Ilford XP2 Super, rated EI 200, developed with RO9
Other black and white developers will also work with XP2 Super: the Massive Dev Chart has a limited list. One developer that I use frequently not on the list is Ilfotec LC29; I've only used this for one roll of Ilford XP2 (not Super, it had a 'develop before' date of Nov 1996) and made a calculated guess of a dilution of 1+29 with a time of 14 minutes at 18ºC. This worked well enough but I would want to make more tests with Ilfotec LC29 before recommending it with these times and dilutions.

Voigtländer Avus with Ilford XP2 (6x9 medium format) developed in Ilfotec LC29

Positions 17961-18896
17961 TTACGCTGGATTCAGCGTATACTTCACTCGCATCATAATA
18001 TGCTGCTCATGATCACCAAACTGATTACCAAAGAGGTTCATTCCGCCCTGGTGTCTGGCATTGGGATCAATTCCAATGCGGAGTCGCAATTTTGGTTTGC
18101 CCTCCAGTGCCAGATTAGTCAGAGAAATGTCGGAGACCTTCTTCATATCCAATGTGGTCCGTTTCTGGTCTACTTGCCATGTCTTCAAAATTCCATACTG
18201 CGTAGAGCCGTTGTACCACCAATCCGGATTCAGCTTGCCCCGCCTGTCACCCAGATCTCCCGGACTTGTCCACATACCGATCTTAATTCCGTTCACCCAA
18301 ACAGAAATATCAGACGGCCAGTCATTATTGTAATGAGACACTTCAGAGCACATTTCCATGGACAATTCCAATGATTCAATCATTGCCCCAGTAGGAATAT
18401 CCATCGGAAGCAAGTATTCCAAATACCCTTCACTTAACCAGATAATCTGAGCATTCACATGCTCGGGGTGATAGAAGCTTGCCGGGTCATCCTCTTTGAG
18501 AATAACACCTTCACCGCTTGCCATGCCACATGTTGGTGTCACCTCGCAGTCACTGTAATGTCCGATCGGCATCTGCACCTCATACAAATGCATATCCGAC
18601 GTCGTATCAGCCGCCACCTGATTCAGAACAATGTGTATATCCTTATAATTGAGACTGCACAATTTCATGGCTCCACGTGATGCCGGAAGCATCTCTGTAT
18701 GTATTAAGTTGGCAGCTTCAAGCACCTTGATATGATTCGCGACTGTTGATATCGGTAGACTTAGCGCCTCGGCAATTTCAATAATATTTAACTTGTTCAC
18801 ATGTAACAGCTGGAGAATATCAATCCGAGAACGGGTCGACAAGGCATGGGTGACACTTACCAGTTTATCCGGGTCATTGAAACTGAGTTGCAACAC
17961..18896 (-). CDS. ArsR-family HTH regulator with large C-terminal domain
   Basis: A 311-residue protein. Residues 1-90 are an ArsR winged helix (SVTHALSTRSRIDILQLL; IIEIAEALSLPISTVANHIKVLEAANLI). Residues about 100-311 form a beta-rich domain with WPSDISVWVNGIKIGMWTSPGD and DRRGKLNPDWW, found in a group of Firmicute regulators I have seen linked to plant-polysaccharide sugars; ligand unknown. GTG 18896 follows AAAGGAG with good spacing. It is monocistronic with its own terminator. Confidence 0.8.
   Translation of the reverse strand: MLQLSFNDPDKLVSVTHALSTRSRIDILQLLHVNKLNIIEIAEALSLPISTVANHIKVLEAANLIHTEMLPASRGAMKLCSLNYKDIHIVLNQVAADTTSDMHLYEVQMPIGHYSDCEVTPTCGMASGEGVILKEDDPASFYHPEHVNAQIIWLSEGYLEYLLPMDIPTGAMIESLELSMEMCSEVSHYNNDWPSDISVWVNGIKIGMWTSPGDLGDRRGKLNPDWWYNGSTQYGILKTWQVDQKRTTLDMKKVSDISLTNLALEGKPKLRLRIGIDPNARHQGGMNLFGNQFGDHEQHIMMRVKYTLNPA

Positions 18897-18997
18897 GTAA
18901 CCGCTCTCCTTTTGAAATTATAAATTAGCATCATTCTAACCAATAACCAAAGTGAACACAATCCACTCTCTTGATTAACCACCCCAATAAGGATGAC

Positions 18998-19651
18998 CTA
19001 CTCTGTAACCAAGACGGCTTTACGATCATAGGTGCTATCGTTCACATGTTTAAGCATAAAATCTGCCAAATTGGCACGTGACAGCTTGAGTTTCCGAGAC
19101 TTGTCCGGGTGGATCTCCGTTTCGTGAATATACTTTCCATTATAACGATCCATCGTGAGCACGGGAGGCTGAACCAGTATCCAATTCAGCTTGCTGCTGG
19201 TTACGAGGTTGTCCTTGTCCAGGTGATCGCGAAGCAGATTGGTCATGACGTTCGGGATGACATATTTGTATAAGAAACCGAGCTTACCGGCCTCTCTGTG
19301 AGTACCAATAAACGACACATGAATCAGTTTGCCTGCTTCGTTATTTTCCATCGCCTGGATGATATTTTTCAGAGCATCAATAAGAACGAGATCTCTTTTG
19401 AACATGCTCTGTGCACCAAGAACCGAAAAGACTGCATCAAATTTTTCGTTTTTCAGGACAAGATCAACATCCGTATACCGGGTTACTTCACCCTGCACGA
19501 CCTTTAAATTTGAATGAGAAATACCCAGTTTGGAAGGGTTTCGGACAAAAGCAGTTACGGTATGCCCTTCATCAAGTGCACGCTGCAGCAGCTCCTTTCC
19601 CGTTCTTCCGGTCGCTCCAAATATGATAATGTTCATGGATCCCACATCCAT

In terms of XP2 Super's specific characteristics with C41 processing, its latitude can sometimes produce images which appear 'flat' with a fairly straight print or scan, that is without increasing the contrast - or other manipulation such as dodging and burning. The contact sheet of the C41-processed  latitude test film above shows this, especially when compared to the black and white processed film. This latitude is a benefit when shooting scenes with a wide range subject brightness range: it's especially good for maintaining detail in skies for example. The image below has fairly good modelling in the clouds, which, although obscuring the sun, were brightly lit against the overcast landscape of burnt grass, and, with a small amount of digital burning in (only useful if the detail is there to begin with), has the sort of effect one might perhaps achieve with a light yellow filter. In low-light scenes like night time urban settings, which often have isolated highlights and deep shadow areas, XP2 Super does seem to be quite good at managing these wide variations in illumination (it does suffer reciprocity law failure, but the night shots on this post were taken handheld, without long exposures; also, I haven't made accurate comparisons between C41 and RO9 processing for such subjects).